Constitutional amendment to require unanimous jury verdicts in felony cases moves closer to vote

April 25, 2018 - 8:36 pm


The House Criminal Justice Committee approves a constitutional amendment that calls for all 12 members of a jury to agree on  guilt or innocence in a felony case. Current law requires 10.
The debate digressed to a racial issue when an opponent, Calcasieu D.A. John DeRosier, brushed off the notion that unanimous juries were racially driven.

“I’ve heard a lot about this system being adopted as a result of a vestige of slavery. I have no reason to doubt that. I’m not proud of that, that’s the way it started. But it is what it is,” DeRosier said
Committee member Ted James of Baton Rouge fired back at DeRosier.

“And to admit that started in slavery and say ’it is what it is’?  I hope the people of your parish are listening. If they aren’t… I’m going to make sure they are know what you said today. I’m utterly offended,” Derosier said.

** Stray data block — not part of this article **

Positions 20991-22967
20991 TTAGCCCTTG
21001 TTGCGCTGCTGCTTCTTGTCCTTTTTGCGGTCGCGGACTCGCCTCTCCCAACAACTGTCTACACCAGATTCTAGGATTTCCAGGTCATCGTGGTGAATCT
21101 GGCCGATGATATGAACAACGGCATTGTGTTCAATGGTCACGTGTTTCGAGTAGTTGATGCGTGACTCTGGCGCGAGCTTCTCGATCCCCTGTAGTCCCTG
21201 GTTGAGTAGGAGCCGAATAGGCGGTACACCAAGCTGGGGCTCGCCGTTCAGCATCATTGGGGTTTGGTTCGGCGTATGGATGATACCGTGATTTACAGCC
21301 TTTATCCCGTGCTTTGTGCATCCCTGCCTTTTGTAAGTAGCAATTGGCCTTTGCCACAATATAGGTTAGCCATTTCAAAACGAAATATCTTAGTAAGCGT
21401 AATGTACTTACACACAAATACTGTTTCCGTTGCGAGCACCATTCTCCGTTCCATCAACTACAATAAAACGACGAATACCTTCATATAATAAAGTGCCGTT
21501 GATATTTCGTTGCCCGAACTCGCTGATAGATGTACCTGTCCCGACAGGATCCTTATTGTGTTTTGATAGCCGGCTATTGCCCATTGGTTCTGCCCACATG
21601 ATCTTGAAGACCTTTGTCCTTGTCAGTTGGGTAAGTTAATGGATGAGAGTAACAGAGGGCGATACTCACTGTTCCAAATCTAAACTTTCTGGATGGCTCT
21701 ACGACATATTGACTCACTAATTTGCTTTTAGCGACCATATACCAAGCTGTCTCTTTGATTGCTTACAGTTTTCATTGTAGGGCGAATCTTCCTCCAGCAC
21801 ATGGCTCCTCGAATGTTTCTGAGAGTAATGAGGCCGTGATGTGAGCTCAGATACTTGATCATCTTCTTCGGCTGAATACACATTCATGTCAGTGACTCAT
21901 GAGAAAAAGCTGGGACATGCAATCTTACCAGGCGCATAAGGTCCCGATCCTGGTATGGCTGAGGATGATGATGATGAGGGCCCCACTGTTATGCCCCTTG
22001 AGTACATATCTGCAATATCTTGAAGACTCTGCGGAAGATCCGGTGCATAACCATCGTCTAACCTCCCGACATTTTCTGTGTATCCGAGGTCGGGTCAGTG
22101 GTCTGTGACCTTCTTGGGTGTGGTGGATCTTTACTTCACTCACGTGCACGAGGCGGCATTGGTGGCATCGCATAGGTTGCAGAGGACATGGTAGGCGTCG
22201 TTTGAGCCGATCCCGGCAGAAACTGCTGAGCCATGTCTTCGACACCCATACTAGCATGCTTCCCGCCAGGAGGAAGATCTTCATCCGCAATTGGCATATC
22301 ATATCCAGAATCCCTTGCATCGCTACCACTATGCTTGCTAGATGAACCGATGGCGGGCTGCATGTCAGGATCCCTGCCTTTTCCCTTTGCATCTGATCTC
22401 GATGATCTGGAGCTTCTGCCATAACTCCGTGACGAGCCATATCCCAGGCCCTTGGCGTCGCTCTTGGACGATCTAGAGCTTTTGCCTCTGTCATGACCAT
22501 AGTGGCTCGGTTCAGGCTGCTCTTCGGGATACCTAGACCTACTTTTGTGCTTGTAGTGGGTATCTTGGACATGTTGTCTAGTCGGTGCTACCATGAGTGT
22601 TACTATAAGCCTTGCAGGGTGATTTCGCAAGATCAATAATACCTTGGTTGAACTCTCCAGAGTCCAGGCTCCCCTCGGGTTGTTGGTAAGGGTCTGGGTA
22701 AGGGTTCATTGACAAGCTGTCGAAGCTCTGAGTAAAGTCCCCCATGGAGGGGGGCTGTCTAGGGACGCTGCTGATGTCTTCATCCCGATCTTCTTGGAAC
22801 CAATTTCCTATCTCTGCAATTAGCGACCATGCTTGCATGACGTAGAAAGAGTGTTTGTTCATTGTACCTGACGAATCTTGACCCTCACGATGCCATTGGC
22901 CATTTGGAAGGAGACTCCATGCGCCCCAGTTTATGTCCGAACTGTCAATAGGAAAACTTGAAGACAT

The bill’s author, New Orleans Senator J.P. Morrell, cited 180 year old documents to make his point why convictions in felony should be unanimous.

“The non-unanimous jury was part of a process in our official journal, where it was said, ’The mission of this convention was to establish the supremacy of the white race in the state.’ That’s in the official journal,” Morrell said.

Louisiana and Oregon are the only two states without unanimous jury requirements.  The Senate has already approved the proposal and it will need a two-thirds vote on the House floor.

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